Pause and Resume / GX5280
Solution Available
Michal M.
Noordwijk Zh,

Apr 7, 2020
1 Post

1  |  0  

Re: Pause and Resume / GX5280

Hello Everyone,

We consider to use one of the GX52## family products for CMOS detector addressing (in non-sequential way). I'm wondering if it is possible to pause execution of the clocking sequence internally (e.g. using one of the channels) and resume it with external trigger (from other card or PXI bus)?


Dale J.
La Verne, CA

Apr 7, 2020
19 Posts

0  |  0  

Re: Pause and Resume / GX5280

Hello Michal,
The short answer to your questions is yes, the GX5280/GX5290 can be configured to pause execution of the clocking sequence using one of the channels, and resume it with external trigger from another card or PXI bus.

The GX52xx digital IO (DIO) has a 16-bit wide event input that can be used to pause and/or trigger the instrument.  There is separate control logic for each action, Pause and Trigger.  

To achieve what you are describing, you could designate one of your unused DIO channels as the pause signal; connect the designated DIO output channel to the external event input, and program the pause Event and Mask registers to pause when the connected channel is active.  In your test pattern, you would program the pause signal as inactive for all test vectors except for the vector (or vectors) where you want the instrument to pause.  At that vector(s), program the pause signal to the active state.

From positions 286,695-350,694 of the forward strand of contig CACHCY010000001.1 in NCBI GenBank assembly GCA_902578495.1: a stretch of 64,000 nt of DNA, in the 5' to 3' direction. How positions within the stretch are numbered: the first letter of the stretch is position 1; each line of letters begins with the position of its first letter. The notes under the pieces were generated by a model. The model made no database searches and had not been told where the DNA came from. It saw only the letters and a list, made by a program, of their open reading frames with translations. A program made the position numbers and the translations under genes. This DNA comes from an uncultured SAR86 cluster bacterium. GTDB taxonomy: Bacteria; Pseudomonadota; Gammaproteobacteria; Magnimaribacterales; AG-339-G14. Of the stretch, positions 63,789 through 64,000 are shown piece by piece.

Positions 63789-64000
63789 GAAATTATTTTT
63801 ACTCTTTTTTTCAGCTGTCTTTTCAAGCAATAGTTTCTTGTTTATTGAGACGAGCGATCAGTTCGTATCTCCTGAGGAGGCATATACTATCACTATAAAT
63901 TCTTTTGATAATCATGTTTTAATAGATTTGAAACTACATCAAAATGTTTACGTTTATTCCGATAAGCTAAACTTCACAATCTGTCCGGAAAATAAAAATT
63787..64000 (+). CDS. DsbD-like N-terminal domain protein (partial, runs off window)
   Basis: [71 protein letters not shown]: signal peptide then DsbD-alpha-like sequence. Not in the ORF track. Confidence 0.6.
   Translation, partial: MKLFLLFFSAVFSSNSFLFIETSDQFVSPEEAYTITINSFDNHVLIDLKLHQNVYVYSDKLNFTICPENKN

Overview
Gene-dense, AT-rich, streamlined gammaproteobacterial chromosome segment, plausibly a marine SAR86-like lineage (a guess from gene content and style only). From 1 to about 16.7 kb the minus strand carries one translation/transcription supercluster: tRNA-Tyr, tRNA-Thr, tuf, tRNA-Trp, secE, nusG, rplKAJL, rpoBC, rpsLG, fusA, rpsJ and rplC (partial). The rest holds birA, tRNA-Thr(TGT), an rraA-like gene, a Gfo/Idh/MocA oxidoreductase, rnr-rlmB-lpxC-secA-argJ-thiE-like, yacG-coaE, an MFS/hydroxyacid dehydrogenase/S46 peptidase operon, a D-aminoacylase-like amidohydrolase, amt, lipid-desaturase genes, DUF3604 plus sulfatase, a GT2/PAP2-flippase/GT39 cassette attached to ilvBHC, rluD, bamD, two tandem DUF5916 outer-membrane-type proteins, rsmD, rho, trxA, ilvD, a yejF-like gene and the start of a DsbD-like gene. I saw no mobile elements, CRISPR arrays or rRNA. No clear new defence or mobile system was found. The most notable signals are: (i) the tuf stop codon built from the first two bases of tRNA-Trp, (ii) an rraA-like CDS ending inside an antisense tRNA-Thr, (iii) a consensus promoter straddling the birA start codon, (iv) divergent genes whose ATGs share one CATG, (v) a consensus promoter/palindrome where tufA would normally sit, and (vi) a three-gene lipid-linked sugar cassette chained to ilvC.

To trigger the instrument, you could use the same event signals connected to the external trigger source.  Or, you can connect the external trigger source to the dedicated external trigger input, or use the PXI trigger.

The instrument is a pipeline architecture, and there are additional fixed propagation delays associated with reacting to the external pause/trigger conditions, so the pause would not be instantaneous; meaning if you set the active pause at, for example, vector 100, the instrument may not actually pause until vector 116 - give-or-take.  Some experimentation would be required to find the correct offset value for the pause signal at the frequency you plan to operate at.  And that offset value could vary depending on the speed the instrument is running at - especially at higher speeds.

I hope this answered your question.  If you have additional questions, please feel free to contact us.

Dale Johnson

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